# a trick to help understanding

• This post provides excellent explanation.

Basically for the sort color problem, we maintain the following invariant:

``````// [0, left), [left, i), [i, right], (right, length)
//  0,          1,         unknown,   2
``````

So, my trick is printing the pointers after each iteration programmably:

``````public class Solution {
public void sortColors(int[] nums) {
if (nums == null || nums.length == 0) return;
int left = 0;
int right = nums.length - 1;
for (int i = 0; i <= right;) {
if (nums[i] == 0) {
swap(nums, i, left);
left += 1;
i += 1;
} else if (nums[i] == 2) {
swap(nums, i, right);
right -= 1;
} else {
i += 1;
}

System.out.printf("array  : %s\n", Arrays.toString(nums));
char[] p = new char[nums.length];
Arrays.fill(p, ' ');
if (i < nums.length) p[left] = 'L';
if (i < nums.length) p[i] = 'i';
if (right >= 0) p[right] = 'R';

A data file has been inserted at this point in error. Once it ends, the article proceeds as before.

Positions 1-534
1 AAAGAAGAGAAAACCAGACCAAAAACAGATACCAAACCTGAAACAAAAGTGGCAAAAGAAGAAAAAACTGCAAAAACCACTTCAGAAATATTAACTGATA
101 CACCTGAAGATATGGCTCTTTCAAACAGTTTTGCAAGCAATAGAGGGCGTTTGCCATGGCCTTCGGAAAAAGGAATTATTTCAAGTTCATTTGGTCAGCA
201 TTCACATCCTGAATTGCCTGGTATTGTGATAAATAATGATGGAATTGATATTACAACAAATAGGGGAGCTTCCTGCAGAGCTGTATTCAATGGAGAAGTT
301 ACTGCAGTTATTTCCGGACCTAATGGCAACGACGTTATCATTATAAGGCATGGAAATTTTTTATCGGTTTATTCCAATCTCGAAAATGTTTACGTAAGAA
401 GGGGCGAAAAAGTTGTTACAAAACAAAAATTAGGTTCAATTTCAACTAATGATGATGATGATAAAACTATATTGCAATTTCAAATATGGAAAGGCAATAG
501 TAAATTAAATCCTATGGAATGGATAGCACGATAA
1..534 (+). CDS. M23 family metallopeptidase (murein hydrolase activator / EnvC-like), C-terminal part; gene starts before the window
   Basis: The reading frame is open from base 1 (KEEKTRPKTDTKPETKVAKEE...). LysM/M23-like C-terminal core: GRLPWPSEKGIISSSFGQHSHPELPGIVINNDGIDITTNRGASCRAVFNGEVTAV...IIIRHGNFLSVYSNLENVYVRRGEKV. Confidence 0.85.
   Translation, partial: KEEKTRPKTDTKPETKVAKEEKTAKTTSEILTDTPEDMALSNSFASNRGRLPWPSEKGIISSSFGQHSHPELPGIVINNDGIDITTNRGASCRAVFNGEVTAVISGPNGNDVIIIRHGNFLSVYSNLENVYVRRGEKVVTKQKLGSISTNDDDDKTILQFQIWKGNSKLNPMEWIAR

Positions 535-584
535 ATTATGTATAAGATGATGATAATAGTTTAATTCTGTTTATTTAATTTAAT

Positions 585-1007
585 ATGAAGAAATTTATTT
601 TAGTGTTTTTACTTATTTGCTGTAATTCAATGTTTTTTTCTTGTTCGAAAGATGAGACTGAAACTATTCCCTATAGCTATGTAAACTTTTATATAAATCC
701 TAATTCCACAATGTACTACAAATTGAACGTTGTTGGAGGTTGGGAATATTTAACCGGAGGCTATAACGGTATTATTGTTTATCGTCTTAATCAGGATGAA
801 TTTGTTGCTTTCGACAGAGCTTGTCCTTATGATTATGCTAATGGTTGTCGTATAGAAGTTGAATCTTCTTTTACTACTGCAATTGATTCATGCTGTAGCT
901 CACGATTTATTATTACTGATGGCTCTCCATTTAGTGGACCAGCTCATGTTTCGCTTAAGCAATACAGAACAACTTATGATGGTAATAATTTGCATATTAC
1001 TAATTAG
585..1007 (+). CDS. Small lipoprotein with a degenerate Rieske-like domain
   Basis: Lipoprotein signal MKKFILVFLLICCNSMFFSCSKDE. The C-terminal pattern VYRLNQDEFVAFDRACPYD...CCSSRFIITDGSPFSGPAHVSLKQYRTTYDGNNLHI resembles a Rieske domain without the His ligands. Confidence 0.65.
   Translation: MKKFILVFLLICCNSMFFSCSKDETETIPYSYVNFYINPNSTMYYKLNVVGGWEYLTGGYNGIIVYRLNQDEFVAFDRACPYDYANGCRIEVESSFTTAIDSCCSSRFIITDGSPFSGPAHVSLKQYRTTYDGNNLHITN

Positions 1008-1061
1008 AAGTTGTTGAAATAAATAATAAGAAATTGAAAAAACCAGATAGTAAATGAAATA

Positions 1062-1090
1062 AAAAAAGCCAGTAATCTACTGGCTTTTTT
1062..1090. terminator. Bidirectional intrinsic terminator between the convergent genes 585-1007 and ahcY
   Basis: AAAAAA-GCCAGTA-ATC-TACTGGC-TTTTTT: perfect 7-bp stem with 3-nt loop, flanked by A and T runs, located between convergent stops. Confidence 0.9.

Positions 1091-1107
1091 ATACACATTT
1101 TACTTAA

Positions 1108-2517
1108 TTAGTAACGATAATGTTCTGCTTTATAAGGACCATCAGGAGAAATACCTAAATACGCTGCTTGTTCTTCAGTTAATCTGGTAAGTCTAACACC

System.out.printf("pointer: %s\n\n", Arrays.toString(p));
}

}

private void swap(int[] nums, int left, int right) {
int tmp = nums[left];
nums[left] = nums[right];
nums[right] = tmp;
}
}
``````

For the example `[1,0,2,2,1,0]` in that post, the printing is:

``````array  : [1, 0, 2, 2, 1, 0]
pointer: [L, i,  ,  ,  , R]

array  : [0, 1, 2, 2, 1, 0]
pointer: [ , L, i,  ,  , R]

array  : [0, 1, 0, 2, 1, 2]
pointer: [ , L, i,  , R,  ]

array  : [0, 0, 1, 2, 1, 2]
pointer: [ ,  , L, i, R,  ]

array  : [0, 0, 1, 1, 2, 2]
pointer: [ ,  , L, R,  ,  ]

array  : [0, 0, 1, 1, 2, 2]
pointer: [ ,  , L, R, i,  ]
``````

Using this trick, we could use different inputs and check the printings to help understanding the invariant we want to keep.

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